Election debate: Journalist blasted for asking leaders for 'definition of a woman'

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On a night marred by shouting, heated clashes and technical glitches, there was no shortage of complaints on social media about how the second leaders debate unfolded on Sunday night.

Described by one political journalist as a "s*** blizzard", many viewers labelled it everything from "a farce" to "a joke".

For some, there was one question that summed up the election campaign so far which has been characterised by so-called "gotcha" questions and fiery exchanges between journalists and leaders.

Veteran journalist Deborah Knight, one of three on a panel asking questions, tried to create another controversial moment.

However the seemingly innocuous question turned out to be just that.

The simple question was criticised by some viewers for its seemingly strange motives. Source: AAP/Channel Nine
The simple question was criticised by some viewers for its seemingly strange motives. Source: AAP/Channel Nine

Ms Knight asked both Scott Morrison and Anthony Albanese what the definition of a woman was.

The ostensible attempt to ignite a debate about the trans community was simply side-stepped by both candidates.

"An adult female," Mr Albanese responded.

"A member of the female sex," Mr Morrison concurred.

"There has been a degree of confusion around that," Ms Knight then claimed.

"I don't think it's confusing," Mr Albanese said before proceedings quickly moved on from the bizarre exchange.

ANU political historian Frank Bongiorno was among those to be critical of the strange moment.

"A so called journalist used this occasion to ask candidates for their definition of a woman," he complained online amid a chorus of criticism about the nature of the debate.

"This is a f***ing embarrassment. Glad to see both of the leaders shoot down that stupid gotcha question on the definition of a woman," one viewer vented on Twitter.

"Channel 9, what was the purpose of your question about definition of a woman? It’s not an election issue. Were you trying to stir up transphobia?" another said.

Scott Morrison admits vaccine rollout was a race

Mr Morrison and Mr Albanese clashed repeatedly with cost of living pressures continuing to dominate the election campaign.

The prime minister admitted he made a mistake by saying getting Covid-19 vaccines into the people's arms was "not a race".

"It was a race ... and we shouldn't have described it in those terms," he said during the live debate televised by the Nine Network on Sunday night, ahead of early voting opening on Monday.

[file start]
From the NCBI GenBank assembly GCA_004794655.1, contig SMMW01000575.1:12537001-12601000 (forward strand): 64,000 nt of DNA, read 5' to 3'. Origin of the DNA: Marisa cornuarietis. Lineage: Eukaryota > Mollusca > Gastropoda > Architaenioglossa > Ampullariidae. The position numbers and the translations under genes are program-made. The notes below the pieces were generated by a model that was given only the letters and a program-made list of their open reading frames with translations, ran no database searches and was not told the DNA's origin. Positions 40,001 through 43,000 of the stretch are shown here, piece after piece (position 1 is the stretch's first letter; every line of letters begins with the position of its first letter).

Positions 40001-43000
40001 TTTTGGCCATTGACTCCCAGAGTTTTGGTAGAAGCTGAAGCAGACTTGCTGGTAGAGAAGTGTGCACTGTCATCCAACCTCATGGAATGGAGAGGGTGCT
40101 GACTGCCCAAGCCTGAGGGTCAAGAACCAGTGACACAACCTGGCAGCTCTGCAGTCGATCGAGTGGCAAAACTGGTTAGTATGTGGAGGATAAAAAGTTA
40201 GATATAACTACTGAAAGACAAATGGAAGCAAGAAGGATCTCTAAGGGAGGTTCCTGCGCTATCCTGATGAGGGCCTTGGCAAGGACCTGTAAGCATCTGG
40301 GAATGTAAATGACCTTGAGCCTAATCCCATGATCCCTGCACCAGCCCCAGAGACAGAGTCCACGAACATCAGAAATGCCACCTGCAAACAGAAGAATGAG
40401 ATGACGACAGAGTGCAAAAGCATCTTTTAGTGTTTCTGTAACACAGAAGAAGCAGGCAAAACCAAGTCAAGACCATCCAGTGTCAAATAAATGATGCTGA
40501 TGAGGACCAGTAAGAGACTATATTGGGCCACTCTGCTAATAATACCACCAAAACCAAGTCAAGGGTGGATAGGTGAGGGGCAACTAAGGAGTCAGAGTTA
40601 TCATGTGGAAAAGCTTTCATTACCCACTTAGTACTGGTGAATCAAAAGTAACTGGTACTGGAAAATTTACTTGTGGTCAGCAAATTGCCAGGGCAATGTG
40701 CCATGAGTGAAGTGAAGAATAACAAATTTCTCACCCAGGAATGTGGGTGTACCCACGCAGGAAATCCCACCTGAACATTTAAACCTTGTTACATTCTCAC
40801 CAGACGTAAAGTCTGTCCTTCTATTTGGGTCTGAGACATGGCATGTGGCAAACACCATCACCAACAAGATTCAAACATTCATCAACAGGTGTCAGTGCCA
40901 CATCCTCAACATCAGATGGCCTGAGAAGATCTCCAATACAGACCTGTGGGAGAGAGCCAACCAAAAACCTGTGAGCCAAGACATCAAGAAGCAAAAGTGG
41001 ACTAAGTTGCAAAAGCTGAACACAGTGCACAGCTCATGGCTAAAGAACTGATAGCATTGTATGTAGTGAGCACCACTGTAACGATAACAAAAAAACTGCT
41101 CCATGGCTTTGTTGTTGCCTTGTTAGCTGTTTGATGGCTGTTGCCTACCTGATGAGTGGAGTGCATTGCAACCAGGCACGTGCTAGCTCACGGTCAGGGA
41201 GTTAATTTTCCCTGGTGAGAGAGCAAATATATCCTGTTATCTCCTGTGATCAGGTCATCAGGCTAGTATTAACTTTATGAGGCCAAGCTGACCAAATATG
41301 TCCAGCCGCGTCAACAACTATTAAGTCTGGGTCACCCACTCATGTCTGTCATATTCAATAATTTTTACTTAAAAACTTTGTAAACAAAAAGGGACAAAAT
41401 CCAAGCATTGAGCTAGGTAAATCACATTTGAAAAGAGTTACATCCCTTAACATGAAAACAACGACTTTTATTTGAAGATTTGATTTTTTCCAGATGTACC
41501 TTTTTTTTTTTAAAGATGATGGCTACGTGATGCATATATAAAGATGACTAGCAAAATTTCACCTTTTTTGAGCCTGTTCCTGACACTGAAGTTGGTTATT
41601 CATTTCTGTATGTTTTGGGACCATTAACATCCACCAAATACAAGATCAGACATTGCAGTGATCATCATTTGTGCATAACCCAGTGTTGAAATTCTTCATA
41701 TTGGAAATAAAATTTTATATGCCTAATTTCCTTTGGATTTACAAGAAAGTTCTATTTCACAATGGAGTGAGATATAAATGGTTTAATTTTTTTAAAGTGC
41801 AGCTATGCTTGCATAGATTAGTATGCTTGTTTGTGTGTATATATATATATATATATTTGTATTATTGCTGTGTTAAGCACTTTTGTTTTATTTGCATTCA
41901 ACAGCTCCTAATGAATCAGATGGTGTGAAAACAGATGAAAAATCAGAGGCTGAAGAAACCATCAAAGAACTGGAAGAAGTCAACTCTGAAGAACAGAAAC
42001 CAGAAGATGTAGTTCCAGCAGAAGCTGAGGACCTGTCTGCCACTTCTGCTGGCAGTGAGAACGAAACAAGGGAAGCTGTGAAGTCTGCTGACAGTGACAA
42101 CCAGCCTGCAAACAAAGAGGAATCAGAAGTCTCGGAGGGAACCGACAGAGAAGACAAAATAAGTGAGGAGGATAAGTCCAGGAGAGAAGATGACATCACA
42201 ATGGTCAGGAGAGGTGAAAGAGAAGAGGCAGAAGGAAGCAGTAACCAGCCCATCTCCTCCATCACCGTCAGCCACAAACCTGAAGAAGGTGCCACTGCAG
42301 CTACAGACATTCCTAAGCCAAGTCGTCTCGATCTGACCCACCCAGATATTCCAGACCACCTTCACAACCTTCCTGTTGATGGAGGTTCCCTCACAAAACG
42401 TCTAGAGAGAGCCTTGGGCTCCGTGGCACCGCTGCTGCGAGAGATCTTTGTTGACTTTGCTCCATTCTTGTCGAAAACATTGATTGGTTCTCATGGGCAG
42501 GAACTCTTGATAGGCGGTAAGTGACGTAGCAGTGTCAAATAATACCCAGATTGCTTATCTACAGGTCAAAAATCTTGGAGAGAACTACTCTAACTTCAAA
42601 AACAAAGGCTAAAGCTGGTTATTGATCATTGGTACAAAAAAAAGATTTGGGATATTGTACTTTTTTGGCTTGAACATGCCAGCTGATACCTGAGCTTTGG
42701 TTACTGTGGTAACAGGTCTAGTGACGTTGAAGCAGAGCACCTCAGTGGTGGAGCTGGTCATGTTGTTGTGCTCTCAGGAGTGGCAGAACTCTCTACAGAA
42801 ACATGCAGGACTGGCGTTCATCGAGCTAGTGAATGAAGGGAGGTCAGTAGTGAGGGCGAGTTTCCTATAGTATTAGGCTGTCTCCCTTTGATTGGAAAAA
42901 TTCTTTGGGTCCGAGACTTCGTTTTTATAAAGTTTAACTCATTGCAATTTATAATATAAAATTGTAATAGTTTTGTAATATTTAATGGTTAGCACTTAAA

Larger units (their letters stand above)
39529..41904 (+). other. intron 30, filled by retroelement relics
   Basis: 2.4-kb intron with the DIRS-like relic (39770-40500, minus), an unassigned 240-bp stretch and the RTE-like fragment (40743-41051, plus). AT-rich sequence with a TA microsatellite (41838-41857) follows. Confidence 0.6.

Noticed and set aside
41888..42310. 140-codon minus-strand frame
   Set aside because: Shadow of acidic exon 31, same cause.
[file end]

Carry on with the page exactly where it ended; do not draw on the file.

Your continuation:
'There is a stench around Canberra': Albanese

Mr Albanese said the government was "too little, too late" in its response to the pandemic.

"That is something that has defined this prime minister," he said.

"It doesn't matter whether it is the bushfires or the floods or the vaccine rollout, or the rapid antigen tests."

Australian Prime Minister Scott Morrison and Opposition Leader Anthony Albanese shouted over each other frequently during the debate.
Australian Prime Minister Scott Morrison and Opposition Leader Anthony Albanese shouted over each other frequently during the debate. Source: AAP

Viewers were evenly split on which leader won the debate, Nine News said of more than 30,000 verdicts counted shortly after the TV event.

Mr Morrison and the Opposition leader were grilled on cost of living pressures, interest rates, climate policies, affordable housing, the economy, China and integrity.

When asked whether he had seen corruption in the Liberal party, Mr Morrison replied: "No I haven't."

Mr Albanese said "there is a stench around Canberra at the moment" and repeated his promise to legislate a national anti-corruption watchdog this year if he wins the election.

Mr Morrison asked his opponent how Australians can believe he is "now for them" after having changed his policies on negative gearing and boat turnbacks.

When questioning turned to the independent candidates, the panel asked the prime minister if he would resign to allow the coalition to form government. He said: "No".

Mr Albanese said he would not negotiate on any of the policies Labor took to the election in the event of a hung parliament.

"I am campaigning very hard to form government in my own right," he said.

The two leaders ruled out extending the fuel excise cut, which has seen the levy slashed by half for six months.

with AAP

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